• Broad “no re-hire” provisions in settlement agreements may, under certain circumstances, constitute unlawful restraints of trade under California law, as reflected in Golden v. California Emergency Physicians Medical Group (9th Cir. April 8, 2015).
  • Alone, voluntary dismissal of a trade secret claim is not a safe harbor to liability for attorneys’ fees if the claim otherwise meets the criteria for having been brought or maintained in bad faith.
  • The preemptive scope of California’s Uniform Trade Secrets Act is very broad. As a result, tort or conversion claims that might be viable in other states may be preempted when pleaded in California with a trade secret claim, provided independent unlawful acts are not alleged.

Corporate Espionage: Not Your Typical Sports-“Gate”

Posted in Computer Fraud and Abuse Act, Cybersecurity, Data Theft, Espionage, Trade Secrets

shutterstock_270428249Generally when one refers to “competitors” in the context of protecting trade secrets, it is in regard to business competitors, not competing sports teams.  And usually when the talking heads on sports radio and television are discussing legal issues, they relate to domestic violence or other crimes, concussions, illicit and performance enhancing drugs, or labor disputes (sometimes even non-competes), not to corporate espionage.  Recently, however, the worlds of sports and trade secret protection collided on the baseball diamond when the St. Louis Cardinals were accused of hacking into the Houston Astros’ internal computer network and stealing proprietary information. According to the New York Times, Cardinals employees gained access to the Astros’ “internal discussions about trades, proprietary statistics and scouting reports,” which the Astros no doubt would prefer to keep private.  Specifically:

Law enforcement officials believe the hacking was executed by vengeful front-office employees for the Cardinals hoping to wreak havoc on the work of Jeff Luhnow, the Astros’ general manager, who had been a successful and polarizing executive with the Cardinals until 2011.

The Astros hired Mr. Lunhow away from the Cardinals in December 2011, and he quickly helped to turn the struggling team into a contender (they currently have the best record in the American League—and the second best record overall, trailing only the Cardinals who are perennial contenders). This allegedly caused Cardinals personnel to be concerned that Mr. Lunhow had taken their proprietary baseball information with him to the Astros (he has denied doing so). Indeed, highlighting the benefits of a trade secret audit, accessing the Astros’ computer system was apparently quite simple and unsophisticated, as Mr. Lunhow purportedly used the same password to access the Astros’ network that he had previously used to access the Cardinals’ network (he has denied this as well).  According to the Times:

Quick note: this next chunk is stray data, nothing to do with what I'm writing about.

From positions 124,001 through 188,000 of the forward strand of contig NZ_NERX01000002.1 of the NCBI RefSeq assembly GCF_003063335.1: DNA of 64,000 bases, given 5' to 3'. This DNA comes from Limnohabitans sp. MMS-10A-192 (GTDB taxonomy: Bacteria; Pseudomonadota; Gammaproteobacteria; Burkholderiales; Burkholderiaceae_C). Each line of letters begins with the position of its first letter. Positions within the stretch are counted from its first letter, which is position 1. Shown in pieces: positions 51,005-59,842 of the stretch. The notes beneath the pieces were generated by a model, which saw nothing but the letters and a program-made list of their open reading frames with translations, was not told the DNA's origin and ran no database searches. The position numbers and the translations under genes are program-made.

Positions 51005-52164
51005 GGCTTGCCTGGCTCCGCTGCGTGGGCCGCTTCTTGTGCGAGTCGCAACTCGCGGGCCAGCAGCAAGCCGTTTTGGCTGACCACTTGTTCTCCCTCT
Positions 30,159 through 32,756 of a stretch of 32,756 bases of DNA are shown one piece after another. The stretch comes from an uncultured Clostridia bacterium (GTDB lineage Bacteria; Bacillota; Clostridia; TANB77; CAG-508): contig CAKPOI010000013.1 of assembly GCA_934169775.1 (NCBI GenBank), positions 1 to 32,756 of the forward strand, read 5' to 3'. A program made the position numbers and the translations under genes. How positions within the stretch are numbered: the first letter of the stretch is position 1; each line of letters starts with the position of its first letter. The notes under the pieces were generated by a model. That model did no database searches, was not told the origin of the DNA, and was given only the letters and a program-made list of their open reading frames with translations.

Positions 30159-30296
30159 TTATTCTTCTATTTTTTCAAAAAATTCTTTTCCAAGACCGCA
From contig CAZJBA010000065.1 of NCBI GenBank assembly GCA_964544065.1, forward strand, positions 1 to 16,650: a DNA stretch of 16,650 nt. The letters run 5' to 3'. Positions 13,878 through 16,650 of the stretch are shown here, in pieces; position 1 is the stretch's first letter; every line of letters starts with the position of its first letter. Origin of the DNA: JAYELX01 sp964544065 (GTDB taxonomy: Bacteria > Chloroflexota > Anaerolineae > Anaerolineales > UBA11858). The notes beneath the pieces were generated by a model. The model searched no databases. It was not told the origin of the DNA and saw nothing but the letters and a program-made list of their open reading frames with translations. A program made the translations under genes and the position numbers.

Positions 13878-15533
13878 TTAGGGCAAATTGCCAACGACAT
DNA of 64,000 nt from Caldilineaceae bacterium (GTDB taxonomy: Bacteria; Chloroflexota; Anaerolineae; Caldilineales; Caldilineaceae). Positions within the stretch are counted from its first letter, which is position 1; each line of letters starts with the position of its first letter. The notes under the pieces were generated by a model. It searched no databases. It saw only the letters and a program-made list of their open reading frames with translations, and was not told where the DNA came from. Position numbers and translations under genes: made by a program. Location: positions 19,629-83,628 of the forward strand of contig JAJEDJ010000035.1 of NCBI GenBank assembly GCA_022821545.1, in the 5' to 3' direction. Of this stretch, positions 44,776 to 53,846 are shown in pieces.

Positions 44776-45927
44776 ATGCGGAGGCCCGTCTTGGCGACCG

Investigators believe that Cardinals personnel . . . examined a master list of passwords used by Mr. Luhnow and the other officials when they worked for the Cardinals.  The Cardinals employees are believed to have used those passwords to gain access to the Astros’ network, law enforcement officials said.

The FBI is investigating and “subpoenas have been served on the Cardinals and Major League Baseball for electronic correspondence.”  The Cardinals and/or any employees involved in the hacking could face federal criminal charges, including charges under the Economic Espionage Act (EEA), which deals with theft of trade secrets, the Computer Fraud and Abuse Act (CFAA), which deals with the hacking itself, and perhaps even the Wire Fraud Statute.

Charges under the EEA would require prosecutors to prove that the Cardinals:  (1) stole or misappropriated trade secret information (as defined by the Uniform Trade Secrets Act); (2) knew that such information was proprietary; (3) knew that such information was stolen or misappropriated; (4) acted with the intent of economically benefitting someone other than the Astros (i.e., the Cardinals); and (5) intended to injure the Astros.  Moreover, the prosecution would also have to prove that the trade secrets were “related to or included in a product that is produced for or placed in interstate or foreign commerce,” which Major League Baseball (the “product” here) certainly is. A person found guilty of violating the EEA can be fined or imprisoned up to 10 years, or both, and an organization such as the Cardinals that is found guilty can be fined up to $5 million.

Charges under the CFAA would require prosecutors to prove that the Cardinals:  (1) accessed a protected computer, (2) without authorization or by exceeding such authorization as was granted; (3) knowingly and with the intent to defraud; and (4) obtained something of value in furtherance of the intended fraud.  Penalties under the CFAA also include fines and imprisonment.

Some states have analogous criminal statutes, including both Texas and Missouri, which could be implicated given that the victim of the alleged hacking, the Astros, are located in Houston, and the alleged perpetrators, the Cardinals, are located in St. Louis.